Christ is the living embodiment of truth. When he said "I am the Way, the Truth and the Life" that is what he meant. He does not teach truth like any other spiritual teacher. He is truth. Therefore, opening oneself up to him as a person is all that is required to bring one to the fullness of eternal life. But we can only receive as much of him as our own spiritual unfoldment allows. We are vessels waiting to be filled. Once we remove the cork of ego we can be filled but only with as much spiritual light (spiritual wine is light not liquid) as we are able to take. That is why anyone at any level of spiritual development can turn to Christ and be fulfilled spiritually. Nevertheless, the more spiritually aware we are ourselves, the more we can gain. A saint and an ordinary person can both go to heaven but the saint will be able to get more out of it because he can respond to it at deeper levels. At the same time, the ordinary person will be completed in his way too, and maybe, I don't doubt, develop further so that he can eventually get to where the saint is now.

I am a Christian but I am not an exclusivist. I think that some people from other religions can be closer to Christ than nominal Christians, even many nominal Christians, if they live by the highest truths in their religions. They may be following Christ even if they don't know it for, after all, Christ is not just the historical person. He is also the spiritual reality that is stamped on our hearts and which we have to learn to respond to and then become like. Some people may not give this reality the name of Christ but, if they follow it faithfully, then they are serving him. 

This doesn't mean that all religions are equally efficacious. Some express Christ better than others and, of course, he is to be found revealed in Christianity while in other religions, if he is there, he is veiled. But the Incarnation spread a new spiritual force throughout the entire world, and this could be sensed and picked up by individuals or cultures not necessarily Christian and expressed in various ways. The outer form would not be Christian but the inner inspiration might be. Christ is universal. He is the only saviour but it is my belief that he can operate through religions that do not bear his name in addition to the ones that do. That being said, it should be obvious that he can operate best and most effectively where he is most acknowledged.

What saves us? Well, first of all, what are we being saved from? I think we are being saved from identification with matter. This means that we are being saved from identification with our own little selves. Sin is born of this identification. If we associate ourselves with our material being we are trapped in matter. Our material being is not just our body. It is also the self-centred mind and 'my' feelings that I regard as me. If they are happy, I am. If they're not then I am not. But this is all part of the self-enclosed personality. Salvation is liberation from this personality into the broader world of divine truth which is the God-centred world. Now, God is a Person. In fact, he is the Person, the Divine Archetype from which our personhood is derived. Recognition of this truth is salvation. It is release from the little self into the greater Self. That does not mean the little self is abandoned or destroyed. Rather it is transformed by its union with its Parent and it is transformed into something rather like that Parent.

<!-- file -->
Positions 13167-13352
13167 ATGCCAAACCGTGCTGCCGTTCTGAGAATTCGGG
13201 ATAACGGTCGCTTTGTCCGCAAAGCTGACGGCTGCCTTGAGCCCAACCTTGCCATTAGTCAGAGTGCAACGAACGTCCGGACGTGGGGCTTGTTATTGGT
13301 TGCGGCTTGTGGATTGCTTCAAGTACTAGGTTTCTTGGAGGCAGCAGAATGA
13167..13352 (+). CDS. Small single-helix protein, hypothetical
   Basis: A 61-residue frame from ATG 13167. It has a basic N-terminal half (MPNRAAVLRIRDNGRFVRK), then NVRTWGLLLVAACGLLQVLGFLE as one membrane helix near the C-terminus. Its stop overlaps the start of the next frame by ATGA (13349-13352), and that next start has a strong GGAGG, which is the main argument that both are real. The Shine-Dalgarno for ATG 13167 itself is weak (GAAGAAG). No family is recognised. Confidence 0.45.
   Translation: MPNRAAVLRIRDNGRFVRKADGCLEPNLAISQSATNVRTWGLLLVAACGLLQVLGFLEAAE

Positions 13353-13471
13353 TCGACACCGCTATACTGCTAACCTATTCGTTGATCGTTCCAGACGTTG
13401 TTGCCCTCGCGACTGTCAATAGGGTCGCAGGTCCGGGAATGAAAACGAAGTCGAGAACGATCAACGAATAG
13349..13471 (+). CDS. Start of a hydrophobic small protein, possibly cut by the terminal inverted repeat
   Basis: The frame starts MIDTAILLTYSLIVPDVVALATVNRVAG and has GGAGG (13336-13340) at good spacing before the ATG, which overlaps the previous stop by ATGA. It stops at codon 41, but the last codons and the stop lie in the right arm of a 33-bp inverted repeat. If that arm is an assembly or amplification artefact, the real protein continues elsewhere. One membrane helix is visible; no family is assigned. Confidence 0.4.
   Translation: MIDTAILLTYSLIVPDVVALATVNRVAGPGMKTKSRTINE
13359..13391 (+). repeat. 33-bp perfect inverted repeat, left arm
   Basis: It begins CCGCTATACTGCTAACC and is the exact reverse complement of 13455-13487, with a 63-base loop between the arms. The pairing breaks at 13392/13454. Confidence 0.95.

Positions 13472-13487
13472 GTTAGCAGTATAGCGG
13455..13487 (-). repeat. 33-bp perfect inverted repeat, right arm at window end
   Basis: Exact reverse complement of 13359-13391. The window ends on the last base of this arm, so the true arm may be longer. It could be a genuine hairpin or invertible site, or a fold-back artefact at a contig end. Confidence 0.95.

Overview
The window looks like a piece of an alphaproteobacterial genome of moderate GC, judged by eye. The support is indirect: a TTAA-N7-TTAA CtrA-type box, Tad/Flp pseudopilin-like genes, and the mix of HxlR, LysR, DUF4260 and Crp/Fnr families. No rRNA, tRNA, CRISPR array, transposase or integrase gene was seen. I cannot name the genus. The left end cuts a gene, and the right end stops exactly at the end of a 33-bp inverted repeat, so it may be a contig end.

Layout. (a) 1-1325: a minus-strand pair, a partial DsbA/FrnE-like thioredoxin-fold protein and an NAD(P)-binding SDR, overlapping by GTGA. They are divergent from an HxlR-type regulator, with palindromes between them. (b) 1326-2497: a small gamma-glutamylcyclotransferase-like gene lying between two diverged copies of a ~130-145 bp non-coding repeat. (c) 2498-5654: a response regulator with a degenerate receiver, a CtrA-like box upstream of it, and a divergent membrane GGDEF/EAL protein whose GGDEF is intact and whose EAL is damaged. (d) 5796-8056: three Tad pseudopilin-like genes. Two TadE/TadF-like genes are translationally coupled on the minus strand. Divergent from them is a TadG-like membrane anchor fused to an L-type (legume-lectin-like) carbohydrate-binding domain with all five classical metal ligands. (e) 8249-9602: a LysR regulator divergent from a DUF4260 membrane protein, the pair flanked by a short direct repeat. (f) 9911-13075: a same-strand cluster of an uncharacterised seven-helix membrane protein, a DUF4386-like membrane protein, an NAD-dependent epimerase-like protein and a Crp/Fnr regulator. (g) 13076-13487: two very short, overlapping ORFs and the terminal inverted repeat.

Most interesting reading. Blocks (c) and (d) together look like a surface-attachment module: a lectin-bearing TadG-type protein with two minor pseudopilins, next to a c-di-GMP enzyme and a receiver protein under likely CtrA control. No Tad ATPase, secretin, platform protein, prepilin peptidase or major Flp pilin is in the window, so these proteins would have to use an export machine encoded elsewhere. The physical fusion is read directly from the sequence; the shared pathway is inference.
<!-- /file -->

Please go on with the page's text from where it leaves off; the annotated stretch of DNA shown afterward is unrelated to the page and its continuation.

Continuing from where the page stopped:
What this means is that real salvation demands something more than simple belief though that is an essential beginning. It demands love. So, to answer my question of the previous paragraph, I would say that what saves us is love, love of God. This is not an emotional feeling but a deep recognition of God within one's heart. It is only this love that can take us out of ourselves, and that is what we must be saved from. You might argue that we are saved by faith not love. I don't disagree but in that case I would differentiate true faith from mere belief. Real faith in God necessarily means love of God. If you don't have this love of God then your faith is probably intellectual only. You need to work on it to deepen it but then that applies to all of us.

I don't think that those who are not saved in this way go to hell. Some particularly rebellious souls may find themselves in something corresponding to hell after their death in this world. This will be a reflection of their own state of consciousness. Hell is separation from God and, if that is what you want, no doubt that is what you will get. But most neither too good nor too bad people will probably find themselves in a world that is a continuation of this one, though non-physical in nature. They are not saved, that is to say, saved from matter, and they carry on in an environment that, again, is an externalisation of their own consciousness. God has given them what they want, or what they think they want, but they might also have the chance to want something more as Lewis depicts in his short novel The Great Divorce in which dwellers in hell are sometimes given the chance of a trip to higher worlds and the opportunity to change if they are willing. Who can know for sure but a God of love would presumably want to give his erring children, at least those who might still awaken, the chance to mend their ways and reorient their minds. Whether they do or not is up to them.